Rhinns  Wigtownshire


In 1882-4, Frances Groome's Ordnance Gazetteer of Scotland described Rhinns like this:

Rhinns, the western one of the three districts of Wigtownshire. Known to the Romans as Chersonesus Novantum, it takes its present name, like the Rhinns of Islay, from the Celtic roinn, 'a point or promontory;' and it forms a double peninsula, washed on the W side by the Irish Channel, and on most of the E side by Loch Ryan and Luce Bay. ...

With the rest of the county it is connected by an isthmus, 57/8 miles wide at the narrowest, between the head of Loch Ryan and the head of Luce Bay; and it measures 28¼ miles in length from N by W to S by E, 5½ miles in extreme breadth, and about 120 square miles in area. It begins on the B at Corsewall Point, and terminates at the S in the Mull of Galloway, each of them crowned by a lighthouse; it attains a maximum altitude of 593 feet in Cairnpat, and mostly consists of lowland, which, at a comparatively recent geological period, was clearly under marine water; and probably, after becoming dry, it was for some time an island or a series of islands. The parishes comprised within it are Kirkcolm, Leswalt, Portpatrick, and Kirkmaiden, most of Stoneykirk, and a small part of Inch.—Ord. Sur., shs. 7, 3, 1, 1856-63.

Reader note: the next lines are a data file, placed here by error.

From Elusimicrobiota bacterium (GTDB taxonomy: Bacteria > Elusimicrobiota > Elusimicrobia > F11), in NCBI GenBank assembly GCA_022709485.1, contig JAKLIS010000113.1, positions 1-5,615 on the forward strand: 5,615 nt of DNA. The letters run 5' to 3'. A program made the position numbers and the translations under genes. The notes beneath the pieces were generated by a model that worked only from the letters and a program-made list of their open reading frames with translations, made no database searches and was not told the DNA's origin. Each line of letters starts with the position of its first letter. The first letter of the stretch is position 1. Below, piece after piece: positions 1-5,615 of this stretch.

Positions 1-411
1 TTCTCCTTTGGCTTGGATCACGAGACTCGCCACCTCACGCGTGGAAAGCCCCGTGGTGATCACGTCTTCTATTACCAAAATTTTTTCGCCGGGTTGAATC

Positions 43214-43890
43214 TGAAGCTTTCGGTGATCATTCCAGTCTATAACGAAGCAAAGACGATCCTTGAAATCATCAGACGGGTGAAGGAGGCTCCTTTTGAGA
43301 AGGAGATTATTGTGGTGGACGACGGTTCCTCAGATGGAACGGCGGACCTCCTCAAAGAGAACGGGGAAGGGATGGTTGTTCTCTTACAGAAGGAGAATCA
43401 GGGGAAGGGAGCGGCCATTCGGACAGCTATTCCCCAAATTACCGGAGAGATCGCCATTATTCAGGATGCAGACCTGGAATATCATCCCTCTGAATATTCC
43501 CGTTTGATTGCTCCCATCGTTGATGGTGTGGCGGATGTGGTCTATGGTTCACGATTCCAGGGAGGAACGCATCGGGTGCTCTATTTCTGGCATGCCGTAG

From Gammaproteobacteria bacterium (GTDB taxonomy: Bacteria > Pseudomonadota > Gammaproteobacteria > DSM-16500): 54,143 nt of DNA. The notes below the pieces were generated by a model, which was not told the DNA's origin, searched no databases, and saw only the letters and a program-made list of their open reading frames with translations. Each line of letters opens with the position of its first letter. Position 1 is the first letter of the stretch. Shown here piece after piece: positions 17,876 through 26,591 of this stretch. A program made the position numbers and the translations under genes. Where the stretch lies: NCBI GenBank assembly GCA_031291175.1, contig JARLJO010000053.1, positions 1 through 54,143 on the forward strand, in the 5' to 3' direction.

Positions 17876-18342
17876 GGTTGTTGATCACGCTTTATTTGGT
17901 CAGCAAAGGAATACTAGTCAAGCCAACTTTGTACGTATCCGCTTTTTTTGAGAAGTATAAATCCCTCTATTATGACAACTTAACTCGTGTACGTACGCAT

Rhinns through time

Rhinns is now part of Dumfries and Galloway district. Click here for graphs and data of how Dumfries and Galloway has changed over two centuries. For statistics about Rhinns itself, go to Units and Statistics.

How to reference this page:

GB Historical GIS / University of Portsmouth, History of Rhinns, in Dumfries and Galloway and Wigtownshire | Map and description, A Vision of Britain through Time.


Date accessed: 19th October 2021

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